RECORD – The Basic Level of Flash to HTML5 eLearning Conversion

RECORD - The Basic Level of Flash to HTML5 eLearning Conversion

In our previous post on the impact of HTML5 on businesses in the view of Flash going obsolete, we outlined the 4 ‘R’s of conversion organizations looking to migrate can avail of. The choice will depend on several factors such as the availability of source files, level of difficult involved in learning the topic, the amount of user interaction, and more. This post, the first in a series of four, will talk of the basic level of conversion – Record.

Imagine an organization that has been using simple presentation-style courses such as lectures by experts or self-running courses on products, for training their sales representatives since the past few years. With employees having to travel, it has become almost impossible to train them in a classroom, or through lengthy e-learning courses. The organization has now decided to train their employees on their mobile devices itself.

Considering that a majority of their employees use iPhones and iPads, there is a problem. Most of their training was PowerPoint decks (PPT) converted to Flash animations (.swf). With Flash becoming obsolete and most browsers and mobile devices not supporting Flash content, it seems like a task beyond the bounds of possibility. How would the organization get back to training its employees?


In the above scenario, the problem faced by the organization was the inability of learners to access Flash-based courses. The major reason training is disrupted in many organizations is due to the blocking of Flash content by a majority of mobile devices and browsers. If an organization is facing the same problem, the solution is pretty simple. So all they need to do is convert the current training content into HTML5, which will help them restart the training effectively.

Top Benefits of HTML5 for Excellent Rapid E-learning Development

In the Record conversion methodology, the existing courseware will be played and recorded using a screen capture program, such as Camtasia, which will provide an MP4 output. This can be uploaded to an LMS, making it accessible across all devices.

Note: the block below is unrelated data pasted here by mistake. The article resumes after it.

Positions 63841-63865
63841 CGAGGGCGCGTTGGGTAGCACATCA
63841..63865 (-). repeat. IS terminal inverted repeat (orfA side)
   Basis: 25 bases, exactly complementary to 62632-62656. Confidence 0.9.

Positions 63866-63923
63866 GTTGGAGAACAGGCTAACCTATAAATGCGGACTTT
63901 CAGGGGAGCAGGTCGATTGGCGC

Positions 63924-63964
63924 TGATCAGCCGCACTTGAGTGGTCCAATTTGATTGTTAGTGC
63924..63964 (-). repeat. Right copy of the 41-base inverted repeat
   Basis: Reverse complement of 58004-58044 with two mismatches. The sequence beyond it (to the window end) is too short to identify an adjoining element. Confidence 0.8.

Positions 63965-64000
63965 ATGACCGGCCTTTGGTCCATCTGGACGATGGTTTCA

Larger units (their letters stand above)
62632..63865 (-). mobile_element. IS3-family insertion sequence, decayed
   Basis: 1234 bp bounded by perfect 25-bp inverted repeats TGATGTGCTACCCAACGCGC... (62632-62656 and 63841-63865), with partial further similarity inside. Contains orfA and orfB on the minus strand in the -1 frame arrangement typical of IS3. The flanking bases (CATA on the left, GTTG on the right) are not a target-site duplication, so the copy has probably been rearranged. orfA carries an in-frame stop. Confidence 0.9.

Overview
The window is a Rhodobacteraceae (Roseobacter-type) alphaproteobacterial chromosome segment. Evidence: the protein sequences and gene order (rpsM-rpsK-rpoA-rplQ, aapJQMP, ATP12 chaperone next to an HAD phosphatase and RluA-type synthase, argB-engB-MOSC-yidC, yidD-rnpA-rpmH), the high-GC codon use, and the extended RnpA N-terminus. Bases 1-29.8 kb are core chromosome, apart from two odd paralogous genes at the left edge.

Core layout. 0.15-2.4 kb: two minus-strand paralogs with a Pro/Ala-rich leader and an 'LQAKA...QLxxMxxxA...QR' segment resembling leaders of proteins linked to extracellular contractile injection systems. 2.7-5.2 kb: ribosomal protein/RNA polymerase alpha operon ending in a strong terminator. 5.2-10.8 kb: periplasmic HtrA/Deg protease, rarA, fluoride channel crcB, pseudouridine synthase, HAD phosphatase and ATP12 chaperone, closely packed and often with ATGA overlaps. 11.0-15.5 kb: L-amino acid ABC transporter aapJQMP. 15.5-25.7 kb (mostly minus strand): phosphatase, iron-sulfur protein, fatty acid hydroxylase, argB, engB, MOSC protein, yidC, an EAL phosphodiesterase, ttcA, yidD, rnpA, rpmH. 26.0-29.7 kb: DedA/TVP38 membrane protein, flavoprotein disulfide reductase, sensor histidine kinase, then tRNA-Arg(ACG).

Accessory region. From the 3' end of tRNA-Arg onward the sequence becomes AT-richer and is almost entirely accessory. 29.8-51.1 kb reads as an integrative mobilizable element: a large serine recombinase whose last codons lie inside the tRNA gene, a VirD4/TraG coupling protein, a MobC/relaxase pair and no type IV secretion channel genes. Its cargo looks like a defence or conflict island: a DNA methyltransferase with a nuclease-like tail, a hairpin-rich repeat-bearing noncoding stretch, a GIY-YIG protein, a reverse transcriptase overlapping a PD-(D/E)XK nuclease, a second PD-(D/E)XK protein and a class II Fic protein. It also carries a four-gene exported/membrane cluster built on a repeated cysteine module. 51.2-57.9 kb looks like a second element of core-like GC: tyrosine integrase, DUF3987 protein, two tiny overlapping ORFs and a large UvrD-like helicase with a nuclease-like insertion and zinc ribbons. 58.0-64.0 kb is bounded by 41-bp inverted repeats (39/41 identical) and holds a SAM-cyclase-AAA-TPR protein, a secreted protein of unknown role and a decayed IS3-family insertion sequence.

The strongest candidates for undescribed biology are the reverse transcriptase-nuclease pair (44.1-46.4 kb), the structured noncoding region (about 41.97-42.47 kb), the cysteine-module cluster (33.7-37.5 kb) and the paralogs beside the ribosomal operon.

One can opt for the record conversion methodology under three circumstances:

  1. When there is no significant user interaction: When the existing courses are self-running, without any interactive elements, and all learners have to do is sit back and watch the course, this method is appropriate.
  2. When the level of learning difficulty is low: According to Bloom’s levels in the cognitive domain, the simple recall or recognition of facts is the lowest level. When the main objective of the training is just to help learners remember and recall basic facts and understand basic concepts, this method can definitely be used to develop an effective eLearning output.
  3. When there are no source files: If the original source files are either unavailable or unusable, record methodology is indeed the right choice. Having source files will make the conversion easy as all media elements, text, and other resources will be available and updating becomes easy.

However, you may not always have the source files, especially if these legacy courses were developed by various vendors/teams over a large period of time. There are workarounds to extract content and other elements from such courses, in the absence of source files. Vendors with expertise in e-learning design and development will be able to help with this, using the templating capabilities of authoring tools.


A wide variety of screen capturing tools available in the market today enable the successful creation of videos. These tools support the feature to record audios and voiceovers. Once the screen is recorded and saved, the final output can then be uploaded on your LMS. It thus becomes ready to be accessed by your learners. A few of these tools are:

  • Camtasia
  • Adobe Captivate
  • Articulate Storyline
  • iSpring

What if your Flash courses don’t meet these specific requirements? Stay tuned for the next post that outlines the second method of Flash to HTML5 legacy e-learning conversion.

Flash to HTML5 E-learning Conversion: The 4 ‘R’s That Matter